Even though I know in my bones that I should be doing this more often than the fleeting one-liner prayers I utter when I remember a need, it’s a struggle to set aside time, even for a few minutes, to simply talk with the God who has given me the greatest gift, and blesses me daily. If you took a glance at my life, more often that not you’d be hard-pressed to see our relationship as anything other than one-sided. It’s a weakness that, by the grace of God, I want to see changed, and Dr. Carson’s book has been quite a help.

In it, he talks about the danger of praying from a selfish heart: 

“There is a school of thought that treats prayer as a discipline in which to excel, without consideration for the focus prayer ought to have on people.” 

He writes, “It encourages prayer because prayer is thought to do a great deal for the person who is praying and devotes little thought to those for whom the prayer is offered. Or it encourages meditative, contemplative, worshipful prayer, on the grounds that prayer is rightly directed to God. However, this thinking does not consider our attitude toward people or think through the place of intercession for others.”

Notice the subtle danger here; this person’s heart is oriented towards himself, under the guise of spiritual discipline. The focus has shifted from praying for others onto prayer itself, preferring ‘meditative, contemplative, worshipful prayer’ over intercessory prayer. It’s devoting more precious time towards working on your skill in prayer, than in actually praying for others. It builds yourself up, while accidentally forgetting the power of prayer; the reality that prayer can change the course of history, as it were.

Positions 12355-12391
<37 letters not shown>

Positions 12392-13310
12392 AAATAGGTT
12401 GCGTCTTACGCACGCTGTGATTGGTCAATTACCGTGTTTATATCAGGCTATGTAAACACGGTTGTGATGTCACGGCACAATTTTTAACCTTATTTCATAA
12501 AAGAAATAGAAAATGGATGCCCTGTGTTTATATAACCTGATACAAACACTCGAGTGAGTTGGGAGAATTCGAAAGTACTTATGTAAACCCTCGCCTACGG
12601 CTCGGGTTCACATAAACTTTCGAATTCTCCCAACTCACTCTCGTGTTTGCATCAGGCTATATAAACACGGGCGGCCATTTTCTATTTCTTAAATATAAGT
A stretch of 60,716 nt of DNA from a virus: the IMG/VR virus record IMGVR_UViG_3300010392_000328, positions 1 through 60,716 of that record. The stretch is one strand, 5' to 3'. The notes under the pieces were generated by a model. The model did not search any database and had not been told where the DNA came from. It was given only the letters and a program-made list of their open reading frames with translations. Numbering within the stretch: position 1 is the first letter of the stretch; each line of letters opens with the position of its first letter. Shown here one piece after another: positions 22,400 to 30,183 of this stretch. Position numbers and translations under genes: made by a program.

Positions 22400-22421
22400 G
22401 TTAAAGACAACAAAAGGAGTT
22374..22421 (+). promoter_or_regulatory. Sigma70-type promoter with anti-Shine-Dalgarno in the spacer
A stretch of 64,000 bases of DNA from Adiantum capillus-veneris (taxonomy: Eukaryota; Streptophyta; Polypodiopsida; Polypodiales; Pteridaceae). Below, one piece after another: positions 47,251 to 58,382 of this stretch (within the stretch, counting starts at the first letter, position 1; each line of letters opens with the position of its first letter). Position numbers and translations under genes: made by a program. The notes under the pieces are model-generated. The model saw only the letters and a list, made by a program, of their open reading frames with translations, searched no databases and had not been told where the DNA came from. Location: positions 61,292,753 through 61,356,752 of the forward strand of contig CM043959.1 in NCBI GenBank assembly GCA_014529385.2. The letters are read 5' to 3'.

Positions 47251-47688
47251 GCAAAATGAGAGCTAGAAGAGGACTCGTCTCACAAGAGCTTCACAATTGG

It makes me think of one of my favorite Charles Spurgeon quotes: “It has been objected about prayer that it is not possible for prayer to be answered because the laws of nature are unalterable, and they must and will go on whether men pray or not. To us [Christians] it does not seem necessary to prove that the laws of nature are disturbed. God can work miracles, and He may work them yet again as He has done in times long past. However, it is no part of the Christian faith that God must work miracles in order to answer the prayers of His servants. When a man has to disarrange all his affairs and, so to speak, stop all his machinery in order to fulfill a promise, it proves he is but a man and that his wisdom and power are limited.”

He continues, “However, He is God indeed who, without reversing the engine or removing a single cog from a wheel, fulfills the desires of His people as they come up before Him. The Lord is so omnipotent that He can work results tantamount to miracles without in the slightest degree suspending any one of His laws.”

God wants you to pray for others, and you’re taking part in His plan when you do so – and it’s true as well to say that if you don’t, some good things might not happen. Meditation, contemplation, and worship all have their place in prayer, absolutely. But when they dominate your time with God, your heart might not be in the right place, and we should often examine ourselves and our prayers to see how selfish we really are.

Let your prayers be dominated with your heartfelt prayers for others, as those are the sorts of prayers that change your heart towards others, and make you more like Christ. Your prayers can and do work for the good in their lives. 

So stop and pray, right now, for those around you. It’s the best thing for them and for you.

Flawsome Isn’t Far Enough